Best Public Speaking Articles: Weekly Review [2008-08-09]
Every Saturday, we survey the best public speaking articles from throughout the public speaking blogosphere.
Wait a minute… every Saturday? Then what happened the last two weeks?
Camping with family happened.
An impromptu trip to Seattle happened.
To compensate for the two week hiatus of the weekly review, I’m pleased to present the biggest and boldest collection yet — three week’s worth of the best public speaking articles.
Topics featured this week include:
- public speaking book reviews;
- the presentation debate between content vs style;
- the innate connection between humans and storytelling;
- benefits of recording your voice;
- analysis of the Gettysburg Address;
- slide design tips;
- emcee advice;
- and much, much, much more.
Week in Review: Public Speaking Blogosphere
Speaker Resources – Book Reviews
- First Olivia Mitchell and then Guy Kawasaki review Robert Cialdini’s Yes: 50 Scientifically Proven Ways to be Persuasive.
This book ranks in the top 10 business books that I’ve ever read. The book is a collection of 50 short chapters that document an experiment—usually in social psychology—and then the ramifications of the findings. In a nutshell, the book truly does explain how to persuade.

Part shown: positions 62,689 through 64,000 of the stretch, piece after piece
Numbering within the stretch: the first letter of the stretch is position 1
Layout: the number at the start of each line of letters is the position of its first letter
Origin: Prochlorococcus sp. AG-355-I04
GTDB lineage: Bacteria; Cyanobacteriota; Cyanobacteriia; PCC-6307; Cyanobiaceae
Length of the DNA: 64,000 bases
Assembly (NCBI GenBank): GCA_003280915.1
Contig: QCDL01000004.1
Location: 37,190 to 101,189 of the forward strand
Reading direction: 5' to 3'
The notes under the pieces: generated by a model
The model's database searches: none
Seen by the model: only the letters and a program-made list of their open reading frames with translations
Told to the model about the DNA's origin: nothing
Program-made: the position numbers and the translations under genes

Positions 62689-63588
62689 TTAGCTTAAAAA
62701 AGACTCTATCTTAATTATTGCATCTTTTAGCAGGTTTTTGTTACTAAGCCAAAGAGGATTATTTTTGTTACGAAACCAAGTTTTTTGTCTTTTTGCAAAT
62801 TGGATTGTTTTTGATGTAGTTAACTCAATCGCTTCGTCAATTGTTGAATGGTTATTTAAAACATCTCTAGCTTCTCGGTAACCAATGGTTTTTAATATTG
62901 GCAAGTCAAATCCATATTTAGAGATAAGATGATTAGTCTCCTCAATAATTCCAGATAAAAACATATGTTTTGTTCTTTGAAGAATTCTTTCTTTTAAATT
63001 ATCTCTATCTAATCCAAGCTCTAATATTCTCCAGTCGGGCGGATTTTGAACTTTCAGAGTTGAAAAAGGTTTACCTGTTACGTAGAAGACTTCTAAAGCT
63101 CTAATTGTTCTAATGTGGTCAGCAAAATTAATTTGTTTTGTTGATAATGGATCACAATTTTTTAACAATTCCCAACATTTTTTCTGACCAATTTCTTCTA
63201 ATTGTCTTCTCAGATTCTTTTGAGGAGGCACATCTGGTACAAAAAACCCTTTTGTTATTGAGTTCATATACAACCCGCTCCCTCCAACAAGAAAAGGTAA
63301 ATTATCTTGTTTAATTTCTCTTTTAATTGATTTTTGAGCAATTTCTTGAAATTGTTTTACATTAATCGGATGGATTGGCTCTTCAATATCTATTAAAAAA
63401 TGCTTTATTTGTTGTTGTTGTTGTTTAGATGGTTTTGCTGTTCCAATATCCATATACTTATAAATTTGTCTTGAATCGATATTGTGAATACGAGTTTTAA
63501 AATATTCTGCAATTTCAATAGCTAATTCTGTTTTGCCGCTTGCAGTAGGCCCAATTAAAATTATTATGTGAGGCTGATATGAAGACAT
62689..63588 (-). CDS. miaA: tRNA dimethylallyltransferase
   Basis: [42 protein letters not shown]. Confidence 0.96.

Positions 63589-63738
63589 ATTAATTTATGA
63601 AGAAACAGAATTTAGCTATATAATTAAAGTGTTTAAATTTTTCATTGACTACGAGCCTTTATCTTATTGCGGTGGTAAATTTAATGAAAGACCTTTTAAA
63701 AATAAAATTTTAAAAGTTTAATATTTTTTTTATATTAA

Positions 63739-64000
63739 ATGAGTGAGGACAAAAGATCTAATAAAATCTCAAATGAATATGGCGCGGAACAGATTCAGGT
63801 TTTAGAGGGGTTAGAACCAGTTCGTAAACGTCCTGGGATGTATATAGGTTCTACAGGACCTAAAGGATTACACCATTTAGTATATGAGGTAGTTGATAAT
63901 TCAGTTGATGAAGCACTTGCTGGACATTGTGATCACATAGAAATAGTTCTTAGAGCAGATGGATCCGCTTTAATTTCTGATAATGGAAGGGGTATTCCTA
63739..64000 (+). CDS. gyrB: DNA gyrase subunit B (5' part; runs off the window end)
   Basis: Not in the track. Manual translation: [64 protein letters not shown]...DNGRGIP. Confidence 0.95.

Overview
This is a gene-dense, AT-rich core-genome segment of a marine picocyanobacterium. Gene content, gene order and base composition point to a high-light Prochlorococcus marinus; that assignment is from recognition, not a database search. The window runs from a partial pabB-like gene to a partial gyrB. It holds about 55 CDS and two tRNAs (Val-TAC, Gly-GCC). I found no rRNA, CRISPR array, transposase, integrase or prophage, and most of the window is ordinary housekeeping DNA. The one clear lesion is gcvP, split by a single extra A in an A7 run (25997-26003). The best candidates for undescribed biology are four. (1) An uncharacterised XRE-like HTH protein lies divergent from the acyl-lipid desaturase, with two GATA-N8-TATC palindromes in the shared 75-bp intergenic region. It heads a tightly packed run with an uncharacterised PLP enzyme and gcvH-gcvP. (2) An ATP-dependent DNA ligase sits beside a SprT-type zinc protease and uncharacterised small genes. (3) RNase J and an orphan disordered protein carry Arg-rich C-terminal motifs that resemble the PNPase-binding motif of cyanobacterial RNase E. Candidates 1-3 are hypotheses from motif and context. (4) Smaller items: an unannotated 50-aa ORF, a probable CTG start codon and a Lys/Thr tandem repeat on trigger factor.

- Lou Hampton writes a review of John Lukacs’ Blood, Toil, Tears and Sweat: The Dire Warning – Churchill’s First Speech as Prime Minister.
Churchill often used conversations with friends and colleagues to try out phrases and concepts he was thinking about including in the speech. A trial run allows the speaker to refine content and increases the speaker’s comfort and confidence.
- Robert Bly makes a provocative claim: The world’s top professional speakers aren’t nearly as good as you are. Bly’s central argument is universal: content wins over style, but his assertion that “professional speakers” are all style is less so. This article is an excerpt from Bly’s book: Persuasive Presentations for Business.
It’s your speaking ability that gets people to listen and not snooze, daydream or leave when you’re addressing them from the platform. But it’s your knowledge, expertise and experience that get them to come to your talk in the first place.
- Jeremy Hsu delves deep into the fundamentals of storytelling to explore why humans love a good yarn.
Storytelling is one of the few human traits that are truly universal across culture and through all of known history.
- Olivia Mitchell offers the power of anecdotal evidence and how to multiply the power of a single anecdote.
In your business presentations, you may be tempted to stick to hard, proven facts and statistics to persuade your audience. But a powerful anecdote can trump objective facts.
- John Kinde provides 9 techniques for bookending your speech.
5. A quote. You could open and close with the same quote. Or a
different quote from the same person. This could be an especially
effective way to support the central theme of your talk.
- Laura Bergells reports the merits of recording your voice during rehearsal.
By focusing solely on your voice, you can find and correct vocal issues before you hit the stage. Further, by recording your voice, you’ll find that you’ll have better recall of your speech or presentation.